VIDEO: Waiting for Lava Surge
Videographer Mick Kalber released this video of an overflight of the East Rift Zone he took with Paradise Helicopters on Thursday, Aug. 2, 2018.
Fissure 8 was still effusing plenty lava this morning, but overall the activity throughout the flow field was extremely sluggish. Numerous fingers of lava pour or drip into the sea, the the volume appeared considerably reduced. This was probably due to the lack of a surge for over a day and a half. That came a few hours after we flew, and was felt this afternoon.
Dane DuPont posted this report about 5:30 this afternoon: “There were overflows due to blockages and crusting over of one of the braids of the lava seen on the levees of the lava river this morning. Near Noni Farms area (mile marker 5 and 6 on Hwy132) there was an overflow that began burning brush and trees as is spread off of the previous lava flows. The Fire Department is on scene and working to contain potential brush fires. Vegetation on the north side of the lava channel is much greener and less likely to burn the south side of the channel, which had fires spread rapidly there over the past week.”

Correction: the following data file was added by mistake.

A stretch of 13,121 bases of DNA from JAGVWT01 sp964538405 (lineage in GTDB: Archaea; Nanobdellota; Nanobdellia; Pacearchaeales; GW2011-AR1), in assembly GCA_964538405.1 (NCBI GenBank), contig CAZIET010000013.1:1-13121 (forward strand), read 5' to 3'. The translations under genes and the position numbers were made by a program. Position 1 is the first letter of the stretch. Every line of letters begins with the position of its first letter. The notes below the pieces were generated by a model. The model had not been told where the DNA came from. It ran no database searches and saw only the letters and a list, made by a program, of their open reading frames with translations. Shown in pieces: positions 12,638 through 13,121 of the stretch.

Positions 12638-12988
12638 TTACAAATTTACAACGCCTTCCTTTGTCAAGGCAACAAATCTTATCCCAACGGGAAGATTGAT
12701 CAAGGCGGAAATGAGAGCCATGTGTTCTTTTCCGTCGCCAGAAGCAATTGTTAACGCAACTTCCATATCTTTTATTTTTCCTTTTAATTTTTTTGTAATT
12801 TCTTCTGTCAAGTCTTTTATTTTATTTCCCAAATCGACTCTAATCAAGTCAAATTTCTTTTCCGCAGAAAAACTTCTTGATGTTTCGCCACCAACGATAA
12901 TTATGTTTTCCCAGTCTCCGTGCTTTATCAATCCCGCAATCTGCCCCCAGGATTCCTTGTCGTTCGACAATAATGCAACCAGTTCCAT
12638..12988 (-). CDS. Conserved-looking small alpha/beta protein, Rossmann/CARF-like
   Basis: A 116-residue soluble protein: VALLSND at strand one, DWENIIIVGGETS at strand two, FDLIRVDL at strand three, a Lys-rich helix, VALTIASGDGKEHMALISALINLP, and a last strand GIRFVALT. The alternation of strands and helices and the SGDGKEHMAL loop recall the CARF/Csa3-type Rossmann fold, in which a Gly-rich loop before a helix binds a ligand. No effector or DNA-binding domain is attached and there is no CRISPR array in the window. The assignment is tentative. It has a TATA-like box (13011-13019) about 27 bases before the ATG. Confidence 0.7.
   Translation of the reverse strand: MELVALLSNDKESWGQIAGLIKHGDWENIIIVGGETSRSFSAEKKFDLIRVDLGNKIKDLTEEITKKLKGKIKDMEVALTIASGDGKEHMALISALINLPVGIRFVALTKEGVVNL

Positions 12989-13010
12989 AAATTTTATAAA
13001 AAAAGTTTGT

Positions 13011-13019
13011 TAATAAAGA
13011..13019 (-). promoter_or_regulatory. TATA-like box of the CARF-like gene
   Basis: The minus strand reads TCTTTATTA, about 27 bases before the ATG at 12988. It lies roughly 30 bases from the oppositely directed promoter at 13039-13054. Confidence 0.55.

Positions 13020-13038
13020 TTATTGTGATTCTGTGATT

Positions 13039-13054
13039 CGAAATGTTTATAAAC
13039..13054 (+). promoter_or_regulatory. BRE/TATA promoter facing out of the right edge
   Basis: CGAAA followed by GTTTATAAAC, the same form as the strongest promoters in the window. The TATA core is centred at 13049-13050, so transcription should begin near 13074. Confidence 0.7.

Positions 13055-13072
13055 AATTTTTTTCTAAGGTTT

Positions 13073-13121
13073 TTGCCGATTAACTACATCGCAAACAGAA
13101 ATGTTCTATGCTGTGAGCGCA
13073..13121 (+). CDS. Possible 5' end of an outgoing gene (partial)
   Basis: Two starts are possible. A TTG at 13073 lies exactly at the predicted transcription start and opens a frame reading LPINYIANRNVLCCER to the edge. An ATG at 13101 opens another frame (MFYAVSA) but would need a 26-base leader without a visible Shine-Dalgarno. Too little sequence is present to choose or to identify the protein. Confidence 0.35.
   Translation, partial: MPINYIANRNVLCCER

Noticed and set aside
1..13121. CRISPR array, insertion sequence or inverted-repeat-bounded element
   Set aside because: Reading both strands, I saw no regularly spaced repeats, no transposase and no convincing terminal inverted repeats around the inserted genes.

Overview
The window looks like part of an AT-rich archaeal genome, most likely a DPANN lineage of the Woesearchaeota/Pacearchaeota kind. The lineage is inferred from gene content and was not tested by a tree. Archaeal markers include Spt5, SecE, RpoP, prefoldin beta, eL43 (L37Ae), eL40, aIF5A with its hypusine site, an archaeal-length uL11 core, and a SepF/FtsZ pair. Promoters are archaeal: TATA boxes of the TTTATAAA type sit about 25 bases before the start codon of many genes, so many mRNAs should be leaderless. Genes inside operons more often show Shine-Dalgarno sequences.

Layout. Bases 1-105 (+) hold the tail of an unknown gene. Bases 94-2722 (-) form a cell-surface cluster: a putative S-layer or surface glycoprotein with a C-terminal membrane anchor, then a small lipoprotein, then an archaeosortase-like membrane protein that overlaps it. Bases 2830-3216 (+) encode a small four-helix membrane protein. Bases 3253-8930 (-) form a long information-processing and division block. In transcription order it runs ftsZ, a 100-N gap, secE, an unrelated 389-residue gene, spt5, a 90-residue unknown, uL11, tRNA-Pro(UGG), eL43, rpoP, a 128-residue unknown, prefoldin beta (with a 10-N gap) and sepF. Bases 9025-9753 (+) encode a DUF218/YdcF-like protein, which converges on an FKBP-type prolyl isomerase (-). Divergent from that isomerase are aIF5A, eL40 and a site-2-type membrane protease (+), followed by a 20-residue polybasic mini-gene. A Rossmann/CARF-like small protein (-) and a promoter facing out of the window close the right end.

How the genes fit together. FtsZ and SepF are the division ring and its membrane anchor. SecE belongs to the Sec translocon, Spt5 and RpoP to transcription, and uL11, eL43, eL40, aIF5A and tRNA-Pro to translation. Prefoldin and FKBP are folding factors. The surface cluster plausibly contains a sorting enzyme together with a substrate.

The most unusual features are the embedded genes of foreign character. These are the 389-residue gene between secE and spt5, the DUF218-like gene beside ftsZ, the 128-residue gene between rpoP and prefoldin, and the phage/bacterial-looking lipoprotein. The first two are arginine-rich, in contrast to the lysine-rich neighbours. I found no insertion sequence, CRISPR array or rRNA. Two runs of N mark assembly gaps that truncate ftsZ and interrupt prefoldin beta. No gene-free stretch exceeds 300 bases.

Ryan Finlay filed this: “The low channel levels in the lava river seem to be only getting lower, and the lava river less vigorous. This is causing major disruptions as the surface of the channels crust over and become blocked. So when the surges arrive they tend to immediately overflow the channel, even during minor surge like we saw today. We expect this to only get worse and the blockages to continue to move further up the channel closer to Fissure 8, as has been observed to be the trend. Output from Fissure 8 seems like it’s declining and though that may be great news in the long term, in the short term it means that things will likely get a little bit crazier.”
The lava channel between Kapoho Crater all the way to Leilani was extremely sluggish this morning, much of it crusted over, with very little movement and glowing, jagged cracks between the huge plates of hardened pahoehoe.